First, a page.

When I was 25, I lived for four months in Madrid as a guest of a large Spanish family of 8 children, most of whom were grown and living on their own. I was introduced to the family by a friend who briefed me about them as he drove me to their home. In the car, he mentioned that their 22-year-old son, Alvaro, had Down Syndrome. When I heard that, I must admit, it made me a little nervous. I had never spent much time with someone with Down Syndrome and didn’t know what that would be like. After parking the car in their driveway and getting my bags, we walked inside, where I met my hosts. A few minutes later Alvaro arrived home from school, and his mother told him to come over to say hello. He put down his backpack and came over to greet me with a big hug and a kiss on the cheek. At that moment, I realized to my shame what a fool I had been to be worried about Alvaro. Looking back, it was a privilege to spend four months with that great family. It wasn’t always easy for them; Alvaro could be a handful at times. But he was their delight.
Alvaro came to mind when I was listening to an interview of Archbishop Joseph Kurtz, who recently retired after leading the Archdiocese of Louisville from 2007-22. Kurtz spoke about his older brother George, who, like Alvaro, had Down Syndrome. When their mother died in 1989, Kurtz received permission to have George move into the parish rectory with him. They lived together for 11 years, including after Kurtz became a bishop in 1999, until George passed away in 2002. Reflecting on his relationship with George, Kurtz said: “I don’t think anyone came close to influencing my life the way my brother George did.” George was very popular with parishioners, and his presence in the rectory, Kurtz said, had the effect of transforming it from a house into a home. Like many people with heavy responsibilities, Kurtz had a tendency to have a daily schedule packed with events and many tasks to accomplish. One morning, as George walked into the kitchen to make himself some coffee, Kurtz immediately started telling his brother about all of the things they had on that day’s “to-do” list. George just looked at him and said, “Good morning.” Realizing his bad manners, the archbishop sheepishly responded, “good morning, George,” and joined his brother for a cup of coffee. George “slowed me down and made me appreciate what it means to linger and enjoy the presence of someone.” Life with George had its challenges, but Kurtz never thought of it as a hardship. Rather, the archbishop said that his brother George helped him grow in his humanity, and gave him a greater sense that life is a mystery to be lived rather than a problem to be solved.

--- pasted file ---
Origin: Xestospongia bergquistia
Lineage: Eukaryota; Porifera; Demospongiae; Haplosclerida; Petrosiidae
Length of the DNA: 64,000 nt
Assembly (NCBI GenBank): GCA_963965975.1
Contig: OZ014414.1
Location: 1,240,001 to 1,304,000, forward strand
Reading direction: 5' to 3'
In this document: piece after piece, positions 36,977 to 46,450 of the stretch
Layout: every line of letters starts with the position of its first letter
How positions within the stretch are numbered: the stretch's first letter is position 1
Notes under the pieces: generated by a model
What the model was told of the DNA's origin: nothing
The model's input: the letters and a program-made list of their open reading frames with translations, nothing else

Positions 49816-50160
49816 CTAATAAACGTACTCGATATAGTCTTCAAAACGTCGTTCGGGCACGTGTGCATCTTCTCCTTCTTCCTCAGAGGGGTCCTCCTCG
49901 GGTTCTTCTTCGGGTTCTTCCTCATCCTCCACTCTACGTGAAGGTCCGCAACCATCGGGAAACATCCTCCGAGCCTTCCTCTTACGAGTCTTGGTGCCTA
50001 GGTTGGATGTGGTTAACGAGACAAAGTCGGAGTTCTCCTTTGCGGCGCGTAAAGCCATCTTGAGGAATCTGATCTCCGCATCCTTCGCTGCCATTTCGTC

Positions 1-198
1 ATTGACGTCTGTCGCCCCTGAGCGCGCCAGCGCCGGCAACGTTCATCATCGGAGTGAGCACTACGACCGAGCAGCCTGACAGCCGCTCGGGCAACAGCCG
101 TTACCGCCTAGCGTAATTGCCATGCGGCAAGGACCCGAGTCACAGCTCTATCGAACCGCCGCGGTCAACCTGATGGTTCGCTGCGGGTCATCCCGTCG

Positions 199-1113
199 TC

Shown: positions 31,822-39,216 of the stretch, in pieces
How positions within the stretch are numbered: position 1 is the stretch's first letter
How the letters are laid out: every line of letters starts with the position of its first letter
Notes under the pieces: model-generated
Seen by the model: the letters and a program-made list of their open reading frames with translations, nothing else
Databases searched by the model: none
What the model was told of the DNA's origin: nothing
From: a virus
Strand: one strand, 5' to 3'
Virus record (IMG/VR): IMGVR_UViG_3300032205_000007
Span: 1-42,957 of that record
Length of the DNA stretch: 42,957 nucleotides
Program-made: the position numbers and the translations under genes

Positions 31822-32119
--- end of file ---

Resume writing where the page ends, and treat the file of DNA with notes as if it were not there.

Toward the end of the interview, Kurtz told the story of a little girl who asked him why her little brother was born with autism. He responded, “Well… I don’t know. You and I will have a lot of questions to ask when we get to Heaven, God willing.” Then he said, “But now let me ask you a question, do you love your brother?” The little girl responded: “Yes.” Then Kurtz said: “Well, then you will never be the same. You will be better because of your brother. And that’s a partial answer to your question.” Archbishop Kurtz’s words remind us that every human life is a gift to all of us from God, and that those among us who just need a little bit more help are often the ones who help the rest of us become better.